Terry Gilliam, critic Neil Smith, Derek Malcolm and Rita Di Santo
at Derek’s 90th birthday celebration in January 2022.

Derek was President of Fipresci and he sat on many juries. He also was the director of the London Film Festival and governor of the British Film Institute.

He was read and loved by so many British and international directors. He was a great friend to many, and he cared about others. He often asked me about colleagues who were not around anymore, because they lost their jobs. So many people have a shared memory with him.

His anecdotes entertained so many of us. One of his most famous stories was about his encounter with Fellini. They met in the bathroom at the Venice festival and Derek, out of his enthusiasm for Fellini’s films, turned around and wet his shoes with pee. Or another one, from a visit to Tarkovsky’s set, where Derek spoke with the actors, leaving Tarkovsky to ask, “Who is that critic? Instead of talking to me, he goes to the actors.”

Derek was ahead of his time; he wrote well about Kieslowski before Dekalog. He did a huge amount to develop and sustain awareness of British cinema. He wrote a supportive review for Stephen Frears with My Beautiful Laundrette, but also to many others. Touring Soho with Derek was a pleasure, he was constantly meeting directors and actors who stopped and greeted him as if he were their best friend. I remember him meeting Helena Bonham Carter, but his favourite was always Ken Loach.

He was aware of the changing of the times. He said, “Once, critics were taken too seriously, but now they ask the man in the street his opinion. That is considered more valuable than what some boring old critics have to say”.

Also, “You have to be entertaining because you want to be read.” And, “Work fast, know film history.”

He was a friend to, and loved by, many filmmakers Ken Loach, Mike Leigh, Satyjit Ray, and several directors of the developing world and Latin America.

Stephen Frears wrote inThe Guardian few days ago: “He’d come up to you at solemn occasions with some wonderful, deflating phrase. With his wickedly impish face, he always looked as though he was up to mischief. He wrote of My Beautiful Laundrette that it was ‘groundbreaking’ and what he said changed my life and the lives of others. He was endlessly irreverent and yet absolutely committed to the best of cinema.”

Also in The Guardian, Stephen Wooley wrote: “Derek was a giant among critics and he wielded his undoubted power with the same delicacy and sense of justice that he admired in the great filmmakers– and he never swayed from his responsibility to protect cinema as an art form. Thank you, Derek. We will never forget your twinkling eyes and words of constant support, and affectionate but self-deprecating barbed humour. The films you shone your spotlight on gave us the inspiration, but without you the lights would have been very dim–as they are with your passing.”

I have learnt many things from Derek, even how to dress. When one morning I showed up at a screening in old jeans, he told me with his usual humour, “Have you forgotten your pyjamas?” He taught me that we have to go against our laziness, our inertia, our misery. I have another very special vivid memory: when I was a young critic, Derek introduced me to his emeritus colleagues at festivals (among them Klaus Eder), saying, “This is my daughter.” On many occasions, I had critics ask me “How is your dad?” I am so proud and honoured to have known Derek.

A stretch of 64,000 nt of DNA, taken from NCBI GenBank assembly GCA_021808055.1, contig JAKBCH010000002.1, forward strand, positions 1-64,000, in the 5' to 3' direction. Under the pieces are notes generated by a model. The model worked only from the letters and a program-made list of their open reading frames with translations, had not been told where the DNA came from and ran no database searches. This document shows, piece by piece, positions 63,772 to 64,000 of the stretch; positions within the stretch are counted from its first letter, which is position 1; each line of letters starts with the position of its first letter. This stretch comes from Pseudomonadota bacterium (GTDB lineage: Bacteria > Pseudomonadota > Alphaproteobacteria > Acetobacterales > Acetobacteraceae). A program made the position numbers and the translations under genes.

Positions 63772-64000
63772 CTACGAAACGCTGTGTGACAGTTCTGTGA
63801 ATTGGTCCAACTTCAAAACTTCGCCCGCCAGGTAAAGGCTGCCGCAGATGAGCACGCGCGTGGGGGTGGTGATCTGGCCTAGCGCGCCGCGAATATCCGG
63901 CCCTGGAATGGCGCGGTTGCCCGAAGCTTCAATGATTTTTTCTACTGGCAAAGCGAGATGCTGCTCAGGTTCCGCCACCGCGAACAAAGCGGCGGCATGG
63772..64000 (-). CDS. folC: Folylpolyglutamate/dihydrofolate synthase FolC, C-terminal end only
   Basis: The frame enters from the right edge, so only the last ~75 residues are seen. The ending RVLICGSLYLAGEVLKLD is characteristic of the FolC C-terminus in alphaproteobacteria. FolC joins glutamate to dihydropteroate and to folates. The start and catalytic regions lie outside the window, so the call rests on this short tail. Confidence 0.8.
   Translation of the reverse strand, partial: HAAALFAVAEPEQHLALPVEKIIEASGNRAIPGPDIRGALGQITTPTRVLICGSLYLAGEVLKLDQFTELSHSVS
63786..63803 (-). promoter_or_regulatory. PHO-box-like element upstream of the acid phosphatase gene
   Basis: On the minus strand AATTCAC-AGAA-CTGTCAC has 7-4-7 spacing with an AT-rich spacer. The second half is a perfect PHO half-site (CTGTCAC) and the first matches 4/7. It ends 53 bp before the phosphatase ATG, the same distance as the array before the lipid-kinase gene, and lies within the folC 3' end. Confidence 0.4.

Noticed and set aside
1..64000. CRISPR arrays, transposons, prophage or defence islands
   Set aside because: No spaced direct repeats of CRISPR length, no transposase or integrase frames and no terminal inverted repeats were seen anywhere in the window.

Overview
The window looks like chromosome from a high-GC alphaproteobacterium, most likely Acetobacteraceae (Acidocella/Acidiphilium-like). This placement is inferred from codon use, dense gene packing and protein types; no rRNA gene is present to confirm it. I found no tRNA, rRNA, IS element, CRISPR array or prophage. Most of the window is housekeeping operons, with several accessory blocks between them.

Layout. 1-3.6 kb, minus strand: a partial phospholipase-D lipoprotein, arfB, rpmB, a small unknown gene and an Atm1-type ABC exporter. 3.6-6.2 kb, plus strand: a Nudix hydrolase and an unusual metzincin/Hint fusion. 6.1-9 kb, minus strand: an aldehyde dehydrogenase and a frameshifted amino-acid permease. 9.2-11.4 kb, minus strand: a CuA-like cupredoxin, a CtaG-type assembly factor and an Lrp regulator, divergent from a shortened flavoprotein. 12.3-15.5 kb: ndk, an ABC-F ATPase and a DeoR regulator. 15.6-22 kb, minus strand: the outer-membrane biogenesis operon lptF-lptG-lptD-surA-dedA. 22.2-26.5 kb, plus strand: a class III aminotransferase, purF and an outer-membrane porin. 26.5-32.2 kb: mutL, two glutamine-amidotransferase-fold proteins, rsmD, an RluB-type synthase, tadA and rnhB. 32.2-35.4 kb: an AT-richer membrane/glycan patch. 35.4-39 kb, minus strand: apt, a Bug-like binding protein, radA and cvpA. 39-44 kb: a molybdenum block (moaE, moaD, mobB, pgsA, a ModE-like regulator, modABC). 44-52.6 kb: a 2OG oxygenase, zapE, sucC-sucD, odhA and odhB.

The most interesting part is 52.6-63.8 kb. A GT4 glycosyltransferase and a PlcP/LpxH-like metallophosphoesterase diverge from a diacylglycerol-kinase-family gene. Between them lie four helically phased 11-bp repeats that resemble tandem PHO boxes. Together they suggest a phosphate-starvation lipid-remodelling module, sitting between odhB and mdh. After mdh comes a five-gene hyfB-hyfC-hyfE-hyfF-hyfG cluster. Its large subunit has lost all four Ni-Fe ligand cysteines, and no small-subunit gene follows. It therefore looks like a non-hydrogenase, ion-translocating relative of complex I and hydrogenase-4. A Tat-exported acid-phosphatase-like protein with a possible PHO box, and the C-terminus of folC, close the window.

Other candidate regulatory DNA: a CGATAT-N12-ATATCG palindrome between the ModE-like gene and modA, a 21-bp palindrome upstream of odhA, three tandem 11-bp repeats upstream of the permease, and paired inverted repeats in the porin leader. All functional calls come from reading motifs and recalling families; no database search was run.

My gratitude to Derek runs very deep. I have to thank Sarah, Derek’s wife, who also became a great friend. And I am asking myself just how much Sarah contributed to Derek’s career; they flew together to many festivals, going to India together. Even when Sarah was not at the festival, her care for Derek was there. I loved to go to Christmas parties in London and look for Derek and Sarah, as if they were my family, like last time at The Guardian Christmas drinks, where we meet for our traditional Christmas dinner. I am so glad I made it through the snow that night.

I had long conversations about movies with Derek, and we didn’t always agree. I was looking forward to working again with him on a daily radio programme at this year’s Venice festival. I was ready to discuss and enjoy his knowledge and his sense of humour. Sadly, we have to carry on, looking at his empty chair.

It’s hard to let go of a friend, a mentor, a father. But we will never leave Derek. We were blessed to know him. His reviews are utterly enjoyable, and I will keep reading them, again and again, I’d like to end with few lines of them. Once again, thank you so very much, Derek!

“Stanley Kubrick’s masterpiece is a blast to watch and sometimes a pain to decipher completely” (2001: A Space Odyssey, Evening Standard, 1968).

“Enormous and exhilarating fun for those who are prepared to settle down in their seats and let it all wash over them” (Star,Wars: Episode IV – A New Hope, The Guardian, 1977).

“You can object to [Tarkovsky’s] vision as messianic and sometimes fundamentalist. It is hard, however, to mock the impact of his films” (Andrei Rublev, The Guardian, 1966).

“In the end the film magnificently justifies its classic status as an affirmative statement about relationships” (Voyage to Italy, Evening Standard, 1953).